Just what does Donald Trump plan to do about rising violence in the cities? And what about COVID-19 mask wearing, too? Chief of staff Mark Meadows made a rare venture out to the media this morning, first on Fox & Friends and then in a stand-up presser outside the White House, to talk about a lot of potential action coming from the Oval Office.

Potential, that is. It takes an invitation in some instances, and the unrest in the cities definitely falls into that category. Meadows told Fox & Friends that Trump has instructed several federal agencies to prepare for interventions to support law enforcement and other services, but Meadows hinted that Trump would not consider an Insurrection Act action. If cities want help, Meadows suggested they will have to ask for it:

Chicago mayor Lori Lightfoot certainly doesn’t sound ready to ask Trump for assistance. That probably suits the White House just fine anyway. As with Seattle, an Insurrection Act declaration would allow Trump to act, but it would also make his administration politically responsible for everything else that followed. Better to have Lightfoot and other mayors keep that responsibility for themselves — and then to blast them as they fail to meet them.

Trump understands the politics of the situation well enough:

The same federalist principle that restrains presidents from taking command over cities holds for other issues, too. That includes the idea of a national mask mandate, as Meadows hints but never quite gets around to arguing explicitly:

This is actually a pretty easy question, and it’s related to the first point. Governors and mayors may have the authority to impose a mask mandate, but the federal government does not, no more than they have the authority to put federal police or soldiers in the streets to enforce laws. It might be a great idea to have everyone wear a mask in public, but community policing is a great idea too — and the federal government has no jurisdiction under the law or Constitution to enforce either. Outside of an Insurrection Act declaration, of course, but again, it’s the same issue.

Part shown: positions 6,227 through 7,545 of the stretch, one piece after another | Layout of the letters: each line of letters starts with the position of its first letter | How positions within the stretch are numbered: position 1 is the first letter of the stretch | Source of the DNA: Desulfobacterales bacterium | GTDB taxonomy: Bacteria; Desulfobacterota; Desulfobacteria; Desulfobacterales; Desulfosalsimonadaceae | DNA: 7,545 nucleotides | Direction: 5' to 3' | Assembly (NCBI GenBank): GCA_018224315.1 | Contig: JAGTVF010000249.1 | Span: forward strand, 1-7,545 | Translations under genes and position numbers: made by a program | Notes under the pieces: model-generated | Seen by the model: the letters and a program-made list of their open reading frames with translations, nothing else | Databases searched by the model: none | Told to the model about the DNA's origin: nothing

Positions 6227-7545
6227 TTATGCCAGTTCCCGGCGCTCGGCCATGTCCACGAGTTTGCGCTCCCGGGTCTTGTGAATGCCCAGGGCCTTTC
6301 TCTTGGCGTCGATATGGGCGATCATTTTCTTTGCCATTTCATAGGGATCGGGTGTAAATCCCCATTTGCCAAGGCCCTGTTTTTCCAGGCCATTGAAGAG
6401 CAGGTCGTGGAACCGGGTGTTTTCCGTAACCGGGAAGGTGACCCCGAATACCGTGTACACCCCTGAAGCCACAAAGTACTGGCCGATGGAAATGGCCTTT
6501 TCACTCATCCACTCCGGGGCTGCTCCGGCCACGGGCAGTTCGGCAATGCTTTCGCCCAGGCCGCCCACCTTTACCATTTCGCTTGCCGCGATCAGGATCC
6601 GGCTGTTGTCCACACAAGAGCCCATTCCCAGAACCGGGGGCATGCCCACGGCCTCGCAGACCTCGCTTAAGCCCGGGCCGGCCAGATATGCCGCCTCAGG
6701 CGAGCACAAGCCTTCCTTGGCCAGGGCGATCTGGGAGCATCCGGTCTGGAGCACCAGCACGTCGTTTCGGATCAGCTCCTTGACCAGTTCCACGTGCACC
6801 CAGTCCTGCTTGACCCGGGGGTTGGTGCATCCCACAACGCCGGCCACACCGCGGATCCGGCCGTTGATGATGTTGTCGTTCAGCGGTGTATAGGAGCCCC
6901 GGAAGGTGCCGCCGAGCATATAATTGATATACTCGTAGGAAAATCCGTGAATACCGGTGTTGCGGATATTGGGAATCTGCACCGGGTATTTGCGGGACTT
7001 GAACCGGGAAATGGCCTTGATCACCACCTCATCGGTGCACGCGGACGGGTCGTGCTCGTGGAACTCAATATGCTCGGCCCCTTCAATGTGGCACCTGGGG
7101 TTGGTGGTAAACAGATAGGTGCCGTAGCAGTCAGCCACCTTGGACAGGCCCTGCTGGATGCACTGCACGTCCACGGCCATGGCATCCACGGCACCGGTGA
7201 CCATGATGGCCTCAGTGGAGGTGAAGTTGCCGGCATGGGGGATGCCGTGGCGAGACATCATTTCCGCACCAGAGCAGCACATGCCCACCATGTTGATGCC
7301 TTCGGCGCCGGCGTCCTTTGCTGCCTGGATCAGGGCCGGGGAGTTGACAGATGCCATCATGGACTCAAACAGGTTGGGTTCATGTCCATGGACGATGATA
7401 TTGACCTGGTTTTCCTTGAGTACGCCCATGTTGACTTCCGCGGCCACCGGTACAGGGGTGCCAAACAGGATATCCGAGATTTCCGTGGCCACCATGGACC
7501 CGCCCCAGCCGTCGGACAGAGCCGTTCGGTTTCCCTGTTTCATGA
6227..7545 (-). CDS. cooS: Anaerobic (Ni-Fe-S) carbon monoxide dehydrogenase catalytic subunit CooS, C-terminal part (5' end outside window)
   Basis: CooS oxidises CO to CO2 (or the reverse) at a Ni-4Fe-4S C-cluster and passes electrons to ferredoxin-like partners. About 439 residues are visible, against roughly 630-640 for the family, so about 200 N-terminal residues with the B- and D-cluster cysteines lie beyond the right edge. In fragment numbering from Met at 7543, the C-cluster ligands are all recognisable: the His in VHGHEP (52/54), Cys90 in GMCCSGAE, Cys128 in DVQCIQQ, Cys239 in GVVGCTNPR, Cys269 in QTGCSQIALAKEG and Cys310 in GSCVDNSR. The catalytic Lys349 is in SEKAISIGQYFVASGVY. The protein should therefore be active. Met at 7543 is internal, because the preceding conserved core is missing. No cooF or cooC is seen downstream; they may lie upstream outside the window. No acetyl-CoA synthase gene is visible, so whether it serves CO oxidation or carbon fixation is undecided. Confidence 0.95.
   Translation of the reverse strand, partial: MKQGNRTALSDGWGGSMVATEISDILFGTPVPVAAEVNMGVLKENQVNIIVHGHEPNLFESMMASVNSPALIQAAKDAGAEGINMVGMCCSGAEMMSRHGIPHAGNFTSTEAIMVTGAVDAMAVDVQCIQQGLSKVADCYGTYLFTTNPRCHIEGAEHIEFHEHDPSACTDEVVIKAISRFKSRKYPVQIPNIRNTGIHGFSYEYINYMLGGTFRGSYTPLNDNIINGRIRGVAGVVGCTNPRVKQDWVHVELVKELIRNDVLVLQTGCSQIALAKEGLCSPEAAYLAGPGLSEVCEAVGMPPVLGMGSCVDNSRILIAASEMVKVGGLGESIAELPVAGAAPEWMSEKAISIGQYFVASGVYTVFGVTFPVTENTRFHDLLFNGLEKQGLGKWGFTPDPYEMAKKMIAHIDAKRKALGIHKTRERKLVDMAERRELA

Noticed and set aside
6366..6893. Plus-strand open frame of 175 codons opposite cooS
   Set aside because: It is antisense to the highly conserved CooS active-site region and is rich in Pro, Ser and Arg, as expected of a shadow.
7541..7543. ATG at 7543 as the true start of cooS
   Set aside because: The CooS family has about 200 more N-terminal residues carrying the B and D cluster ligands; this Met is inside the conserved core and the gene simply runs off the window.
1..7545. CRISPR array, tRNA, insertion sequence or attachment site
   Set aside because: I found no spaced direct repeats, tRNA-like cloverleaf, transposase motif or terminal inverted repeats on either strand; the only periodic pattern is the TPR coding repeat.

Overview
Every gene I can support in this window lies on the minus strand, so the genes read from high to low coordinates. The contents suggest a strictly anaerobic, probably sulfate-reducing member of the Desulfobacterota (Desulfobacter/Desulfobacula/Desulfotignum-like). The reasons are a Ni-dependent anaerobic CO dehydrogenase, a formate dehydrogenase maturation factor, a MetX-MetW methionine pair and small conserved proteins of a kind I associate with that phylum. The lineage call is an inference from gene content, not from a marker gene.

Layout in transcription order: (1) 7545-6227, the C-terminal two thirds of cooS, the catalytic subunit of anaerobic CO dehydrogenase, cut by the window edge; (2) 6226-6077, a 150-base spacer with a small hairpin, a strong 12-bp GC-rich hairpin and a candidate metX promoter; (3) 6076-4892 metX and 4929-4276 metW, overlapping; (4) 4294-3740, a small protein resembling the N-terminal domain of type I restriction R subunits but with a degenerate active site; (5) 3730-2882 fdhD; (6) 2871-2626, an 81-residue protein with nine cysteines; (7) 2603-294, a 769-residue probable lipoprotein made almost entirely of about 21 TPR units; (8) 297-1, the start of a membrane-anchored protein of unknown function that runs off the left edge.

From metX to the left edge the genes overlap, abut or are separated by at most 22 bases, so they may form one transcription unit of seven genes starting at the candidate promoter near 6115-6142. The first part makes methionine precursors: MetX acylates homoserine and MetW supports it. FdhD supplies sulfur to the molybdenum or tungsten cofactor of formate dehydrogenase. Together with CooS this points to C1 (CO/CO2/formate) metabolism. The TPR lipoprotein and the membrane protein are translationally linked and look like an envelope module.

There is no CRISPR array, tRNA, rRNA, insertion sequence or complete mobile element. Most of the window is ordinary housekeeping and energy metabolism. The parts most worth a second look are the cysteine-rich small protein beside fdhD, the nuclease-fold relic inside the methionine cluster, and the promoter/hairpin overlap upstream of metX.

Governors who call on Trump to issue an executive order mandating mask wearing have their own motives for doing so. They don’t want to take the political hit for ordering a mandate in their state if other states aren’t imposing the same orders. They want to avoid the political backlash, and instead want to shift blame to Trump. There’s an easy tell for this, too — why aren’t these same governors asking Congress to pass a mask mandate? If Trump has this jurisdiction, then so does Congress. The fact that no one’s mentioning Congress exposes these calls as mere demagoguery.

That doesn’t mean that Trump isn’t going to be busy with executive orders, however. Meadows told reporters at his stand-up that Trump has some new EOs coming down the pike, and that those will particularly target China and illegal immigration:

“We’ve got a number of executive orders,” Meadows told Fox. “We’re looking at how we make sure that China is addressed, how we bring manufacturing back from overseas to make sure the American worker is supported. We’re also going to look at a number of issues as it relates to immigration, we’re going to look at a number of issues as it relates to prescription drug prices — and we’re going to get them done when Congress couldn’t get them done.” …

Meadows didn’t specify when the orders would be issued, or offer any further detail on their scope. Speaking to reporters afterward at the White House, Meadows signaled that manufacturing incentives are a priority for Trump in talks over the next round of coronavirus aid, which are set to ramp up in Congress later this month.

It’s important for Trump to “provide incentives for American manufacturing to be brought back from abroad,” he told reporters. Trump also still favors a payroll tax, calling it and the manufacturing incentive “critical components” of the White House’s position.

Trump followed up with another tweet, emphasizing the point:

EOs are a bad way to govern, at least in the context Meadows uses with “Congress couldn’t get them done.” We complained about this process when Barack Obama used it to get around a Republican House majority, and it’s really no more effective now either. Anything Trump can accomplish by EO can be undone by the same process in the next administration — or so we thought until the Supreme Court’s recent DACA decision, anyway. However, at least the areas targeted by the coming EOs fall within the president’s jurisdiction and within federal authority.

Thus, we can expect a lot of talk about violence in the cities. We can expect action on China, immigration, and perhaps even on drug prices, although action on that front will probably do more harm than good. It still beats having Trump obsess over Bubba Wallace.